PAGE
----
Black beans also have small amounts of omega-3 fatty acids, which are good forms of cholesterol that balance the negative effects of omega-6 fatty acids, which are the bad form of cholesterol. [5] They have anti-hypertensive effects, which means that they can improve blood flow, lower blood pressure, and put less strain or oxidative stress on the cardiovascular system.

Prevent Cancer

Black beans have been shown to reduce the risk of certain types of cancers due to the flavonoids found in their seed coat. [6]There are eight different flavonoids that have been found in the seed coat, and three of them are anthocyanins. Flavonoids are basically color-producing phytonutrient pigments that function as antioxidants in the body to fight disease and free radicals.

Anthocyanins are great for preventing cancer. They can effectively inhibit blood vessel growth to cancerous tumors, slowing the growth of cancerous cells and increasing the speed of apoptosis (cell death) within cancer cells. The anthocyanins, along with all the other phytonutrients found on the seed coat, make black beans a very powerful weapon in the fight against cancer.

Relieve Digestive Issues

Black beans are great for treating digestive issues because they contain high levels of protein and fiber, making them a “superfood”. [7] Protein and fiber help food move through the digestive tract, allowing it to eliminate waste in a healthy way. They are also digested slower than meat, which has a similar protein content, so eating beans can leave you satisfied for longer.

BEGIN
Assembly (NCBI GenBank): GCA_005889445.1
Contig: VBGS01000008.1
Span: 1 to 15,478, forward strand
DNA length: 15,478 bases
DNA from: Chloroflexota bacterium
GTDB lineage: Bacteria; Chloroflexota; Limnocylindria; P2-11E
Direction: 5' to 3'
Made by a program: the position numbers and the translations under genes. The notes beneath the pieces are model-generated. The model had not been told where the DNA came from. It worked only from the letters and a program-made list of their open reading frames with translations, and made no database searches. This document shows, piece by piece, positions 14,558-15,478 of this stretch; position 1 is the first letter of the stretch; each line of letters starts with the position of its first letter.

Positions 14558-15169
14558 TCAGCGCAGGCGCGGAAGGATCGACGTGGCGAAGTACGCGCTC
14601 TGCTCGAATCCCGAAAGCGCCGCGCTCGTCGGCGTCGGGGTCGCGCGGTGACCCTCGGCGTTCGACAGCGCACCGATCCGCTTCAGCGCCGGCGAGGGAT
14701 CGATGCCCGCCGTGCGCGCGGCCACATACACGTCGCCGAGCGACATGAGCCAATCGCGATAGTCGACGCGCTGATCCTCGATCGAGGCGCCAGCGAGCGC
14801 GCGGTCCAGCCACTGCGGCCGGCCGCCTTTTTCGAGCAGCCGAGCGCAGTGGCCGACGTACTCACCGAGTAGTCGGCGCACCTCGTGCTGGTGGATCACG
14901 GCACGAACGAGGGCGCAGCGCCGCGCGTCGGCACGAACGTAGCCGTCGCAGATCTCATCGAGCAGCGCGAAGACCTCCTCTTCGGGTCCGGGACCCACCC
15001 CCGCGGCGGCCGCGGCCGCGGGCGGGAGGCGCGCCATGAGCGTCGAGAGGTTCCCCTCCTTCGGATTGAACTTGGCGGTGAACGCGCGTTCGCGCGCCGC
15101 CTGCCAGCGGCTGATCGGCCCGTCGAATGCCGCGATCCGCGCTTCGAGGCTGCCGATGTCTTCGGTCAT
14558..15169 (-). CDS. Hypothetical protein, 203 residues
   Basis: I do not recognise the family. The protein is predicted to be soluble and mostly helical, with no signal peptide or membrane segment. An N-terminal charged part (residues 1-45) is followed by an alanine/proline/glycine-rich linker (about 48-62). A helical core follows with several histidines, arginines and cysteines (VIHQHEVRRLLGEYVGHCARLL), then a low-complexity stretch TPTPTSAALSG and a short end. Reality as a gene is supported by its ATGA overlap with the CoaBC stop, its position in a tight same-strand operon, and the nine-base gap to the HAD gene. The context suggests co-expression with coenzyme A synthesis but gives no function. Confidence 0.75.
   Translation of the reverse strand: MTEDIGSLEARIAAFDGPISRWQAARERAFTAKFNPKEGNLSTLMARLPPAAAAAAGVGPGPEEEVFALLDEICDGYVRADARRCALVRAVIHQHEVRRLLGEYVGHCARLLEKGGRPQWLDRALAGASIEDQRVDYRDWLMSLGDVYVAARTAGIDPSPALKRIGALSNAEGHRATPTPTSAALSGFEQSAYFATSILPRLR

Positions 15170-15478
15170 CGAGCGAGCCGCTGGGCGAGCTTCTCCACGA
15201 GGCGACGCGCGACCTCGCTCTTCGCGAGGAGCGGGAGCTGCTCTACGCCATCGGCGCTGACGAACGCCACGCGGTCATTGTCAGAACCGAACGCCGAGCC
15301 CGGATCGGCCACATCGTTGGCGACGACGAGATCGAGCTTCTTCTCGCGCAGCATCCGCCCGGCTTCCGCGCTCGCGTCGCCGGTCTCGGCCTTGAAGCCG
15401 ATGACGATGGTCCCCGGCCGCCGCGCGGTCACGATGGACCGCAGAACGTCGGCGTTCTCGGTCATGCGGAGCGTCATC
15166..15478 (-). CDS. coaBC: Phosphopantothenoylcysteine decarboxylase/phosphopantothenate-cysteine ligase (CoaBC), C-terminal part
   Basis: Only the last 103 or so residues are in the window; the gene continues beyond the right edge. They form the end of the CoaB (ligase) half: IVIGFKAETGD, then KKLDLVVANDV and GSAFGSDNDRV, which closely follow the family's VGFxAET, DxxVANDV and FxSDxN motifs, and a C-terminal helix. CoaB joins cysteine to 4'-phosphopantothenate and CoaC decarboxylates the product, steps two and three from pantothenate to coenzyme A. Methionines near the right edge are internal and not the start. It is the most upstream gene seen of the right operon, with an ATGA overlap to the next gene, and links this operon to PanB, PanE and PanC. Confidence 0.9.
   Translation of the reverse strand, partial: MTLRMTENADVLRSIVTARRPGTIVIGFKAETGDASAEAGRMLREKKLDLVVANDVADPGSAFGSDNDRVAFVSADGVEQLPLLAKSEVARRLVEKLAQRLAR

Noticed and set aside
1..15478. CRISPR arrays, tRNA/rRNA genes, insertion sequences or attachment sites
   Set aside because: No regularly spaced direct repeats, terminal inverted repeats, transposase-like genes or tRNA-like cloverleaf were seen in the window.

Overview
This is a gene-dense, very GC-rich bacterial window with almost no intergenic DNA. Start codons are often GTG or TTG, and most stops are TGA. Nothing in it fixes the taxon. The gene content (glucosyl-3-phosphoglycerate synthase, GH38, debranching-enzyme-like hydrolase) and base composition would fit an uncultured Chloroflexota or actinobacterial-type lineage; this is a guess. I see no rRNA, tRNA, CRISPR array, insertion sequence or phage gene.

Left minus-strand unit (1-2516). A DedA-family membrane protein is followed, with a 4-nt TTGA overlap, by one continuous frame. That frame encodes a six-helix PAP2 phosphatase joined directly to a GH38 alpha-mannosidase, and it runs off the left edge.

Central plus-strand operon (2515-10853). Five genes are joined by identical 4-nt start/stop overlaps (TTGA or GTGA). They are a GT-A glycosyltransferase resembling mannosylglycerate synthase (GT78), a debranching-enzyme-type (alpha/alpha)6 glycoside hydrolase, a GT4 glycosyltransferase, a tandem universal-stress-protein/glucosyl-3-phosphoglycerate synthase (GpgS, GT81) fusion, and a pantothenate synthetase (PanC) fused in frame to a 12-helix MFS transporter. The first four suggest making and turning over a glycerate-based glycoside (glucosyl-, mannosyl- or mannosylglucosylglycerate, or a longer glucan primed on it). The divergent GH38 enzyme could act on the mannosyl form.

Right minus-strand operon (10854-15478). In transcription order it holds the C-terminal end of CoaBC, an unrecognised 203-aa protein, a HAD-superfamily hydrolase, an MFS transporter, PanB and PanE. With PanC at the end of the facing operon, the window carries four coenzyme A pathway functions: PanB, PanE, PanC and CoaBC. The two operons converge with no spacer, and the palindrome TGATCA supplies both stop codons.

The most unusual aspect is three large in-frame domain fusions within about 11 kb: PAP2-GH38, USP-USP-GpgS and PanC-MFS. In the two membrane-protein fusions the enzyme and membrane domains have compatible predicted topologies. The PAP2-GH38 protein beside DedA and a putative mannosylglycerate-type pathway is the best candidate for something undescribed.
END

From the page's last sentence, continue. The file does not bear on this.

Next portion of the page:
Black beans are also smaller in size than other beans, because of which people find them easier to digest. Over time, with a regular addition of black beans to the diet, the soluble fiber content will absorb water into your stool, which can reduce constipation. [8]

Control Blood Sugar

Uneven digestive rates can cause unbalanced blood sugar levels in the body and black beans regulate this issue as well. [9] As mentioned above, the fiber and protein in black beans keep digestion at a steady rate, so concentrated doses of nutrient uptake do not occur. Rather, a steady absorption of nutrients occurs throughout the digestive process. When digestion is unsteady, spikes or crashes in blood sugar can occur, which are dangerous and even fatal to patients with diabetes or similar blood sugar-related conditions.blackbeansinfo

Treat Sexual Dysfunction

Studies have shown that black beans are extremely high in molybdenum, a rare mineral not found frequently in foods. Molybdenum is important for a number of reasons, primarily because it can break down and detoxify sulfites. [10] Sulfites are acidic compounds found in wines, dried fruits, and some vegetables, and many people are very sensitive to their effects, which include a headache and disorientation. The molybdenum found in black beans counteracts these effects, neutralizing the negative effects so people can enjoy those foods again. Molybdenum also helps in cell energy production and development of nervous system. [11]